In the previous MOCKtober posts the subject of resistance training kept coming up as the main catalyst for improvement of the other athletic qualities like power, speed and multi-directional speed development. So it goes without saying that our program at LFP is based around creating a resistance training program that leads to the not only large increases in overall strength, but also aids in the development of the other qualities. And another drastic point is it must be developed in a way that is transferable to an athletes sport.
Many high school age kids end up in a powerlifting program done at their high school. We see this most often because those facilities are more times than not are supervised by a football coach that went through a powerlifting program during his football playing career. Recently I watched a presentation from Jim Wendler from Elite FTS on how he developed the program he runs at a high school in Ohio. Now, for those that don't know, Elite FTS is an equipment company/organization that along with the Westside Barbell System (all from the same region of the country) have produced some of the world's greatest powerlifters that we have ever seen. So in this area of the country powerlifting has infiltrated the high school weightrooms, and this is not a bad thing because Jim is saying a lot of the same things we say. He may say things a little differently. We say that "every kids that enters our program will be best served upgrading their overall strength which will lead to increases in other athletic abilities such as speed, 1st step quickness, etc." And he would say "Every high school kid is weak and slow with no muscle." All joking aside, we are saying the same thing! That quote can be found in Part 2 of presentation from September of this year. If you have some time they are definitely worth a look.
Another takeaway from Part 2 is him saying “powerlifters don’t know anything about training athletes”. This was a realization that I went through as a young strength & conditioning professional who cut his strength training teeth locally at a powerlifting gym at the age of 13-14, went through a modified powerlifting program at Fairview High School and was blessed enough to play football at the D1 level at West Virginia University. And those "weightroom numbers" were a big part of my recruitment, as they went down on most of the information gathering forms that most Universities at the time used to start the recruiting process. But I realized that the countless hours in the weightroom that I spent going from a 550 lb. squat to a 600 lb. squat over a six month timeframe didn't necessarily make me a better football player. Would it have made me a better powerlifter… absolutely, but powerlifting wasn't my sport football was. That time could have been spent developing other facets of athleticism that could have upgraded performance on the field. I also could have developed strength that was more specific to sports.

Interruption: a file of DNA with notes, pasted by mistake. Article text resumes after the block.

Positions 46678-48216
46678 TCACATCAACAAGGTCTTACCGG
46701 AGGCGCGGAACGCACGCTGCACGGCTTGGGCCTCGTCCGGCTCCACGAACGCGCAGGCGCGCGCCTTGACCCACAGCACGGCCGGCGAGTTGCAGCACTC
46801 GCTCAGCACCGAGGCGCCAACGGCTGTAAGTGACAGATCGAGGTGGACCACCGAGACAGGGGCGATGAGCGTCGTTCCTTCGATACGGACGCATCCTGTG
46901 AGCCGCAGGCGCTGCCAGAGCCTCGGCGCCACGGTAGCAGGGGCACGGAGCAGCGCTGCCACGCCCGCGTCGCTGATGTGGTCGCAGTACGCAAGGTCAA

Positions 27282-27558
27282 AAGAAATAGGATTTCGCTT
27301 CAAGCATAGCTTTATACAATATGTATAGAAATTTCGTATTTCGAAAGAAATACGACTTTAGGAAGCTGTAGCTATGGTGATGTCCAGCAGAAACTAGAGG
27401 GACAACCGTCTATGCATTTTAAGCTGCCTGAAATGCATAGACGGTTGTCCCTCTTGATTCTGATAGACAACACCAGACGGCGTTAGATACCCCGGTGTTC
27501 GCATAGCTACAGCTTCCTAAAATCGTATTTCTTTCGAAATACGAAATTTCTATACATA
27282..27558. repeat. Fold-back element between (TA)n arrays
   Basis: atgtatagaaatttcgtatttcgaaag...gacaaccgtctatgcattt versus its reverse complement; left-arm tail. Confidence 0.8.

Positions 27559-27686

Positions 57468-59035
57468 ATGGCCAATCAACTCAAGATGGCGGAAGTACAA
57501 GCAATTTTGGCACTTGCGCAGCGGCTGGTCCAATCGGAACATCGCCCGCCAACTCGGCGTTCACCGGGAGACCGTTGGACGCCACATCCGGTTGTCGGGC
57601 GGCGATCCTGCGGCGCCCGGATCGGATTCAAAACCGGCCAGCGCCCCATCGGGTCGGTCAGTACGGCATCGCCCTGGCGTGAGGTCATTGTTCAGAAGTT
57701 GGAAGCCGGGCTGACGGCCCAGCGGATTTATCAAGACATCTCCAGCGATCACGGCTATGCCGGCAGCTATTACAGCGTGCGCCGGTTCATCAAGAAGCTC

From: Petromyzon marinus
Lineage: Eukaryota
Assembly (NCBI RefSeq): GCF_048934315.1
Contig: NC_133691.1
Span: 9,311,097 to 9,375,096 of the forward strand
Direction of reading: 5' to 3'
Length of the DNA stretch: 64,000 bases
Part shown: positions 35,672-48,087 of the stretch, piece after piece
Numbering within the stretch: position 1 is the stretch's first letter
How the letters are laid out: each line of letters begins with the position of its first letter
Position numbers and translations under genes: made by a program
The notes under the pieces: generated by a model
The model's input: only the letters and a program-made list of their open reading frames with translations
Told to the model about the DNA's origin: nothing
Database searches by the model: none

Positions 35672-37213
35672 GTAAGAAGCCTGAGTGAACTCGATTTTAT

At that exact time we had a gymnastics unit in our PE class, and one of the tests was a single leg squat where you pull one heel to your butt and squat down until that knee touched the ground and then stand back up. Here I was the record holder for the highest back squat of any athlete to ever attend my high school by over 100 lbs. and I could not complete this test which, due to its single leg nature, would have had a much greater carryover to sports. So this is part of the reason why you won't find back squat in our LFP programs, there are other reasons as well, but you will find a number of single leg squat variations and also a standard to which we progressively prepare our athletes to get stronger in.
But our greatest differentiating factor when it comes to resistance training is the Dynamic Variable Resistance Training (DVRT) system that we utilize with every athlete. Now this is a topic is so important that it will be expanded upon in numerous future posts, but essentially the system allows for the development of strength & power in three dimensional space with implements (primarily the Ultimate Sandbag in our system at LFP) that act in semi-unpredictable and/or dynamic ways. Now when you think of what the true needs of an athlete really are that sums it up pretty well, both on the performance enhancement side and the injury prevention side.
So stay tuned to our Facebook page over the next few weeks for more info and videos on the DVRT system and how we implement it with our athletes. Also, make sure you check out later in the week as we continue #MOCKtober discussing resistance training with the recent trend/fad of training athletes in a random/muscle-confused/circuit-style/workout-of-the-day style and why it is not only ineffective but dangerous. And always, we thank you for taking an interest in learning how we are #ChangingTheWaySportsPerformanceIsDone.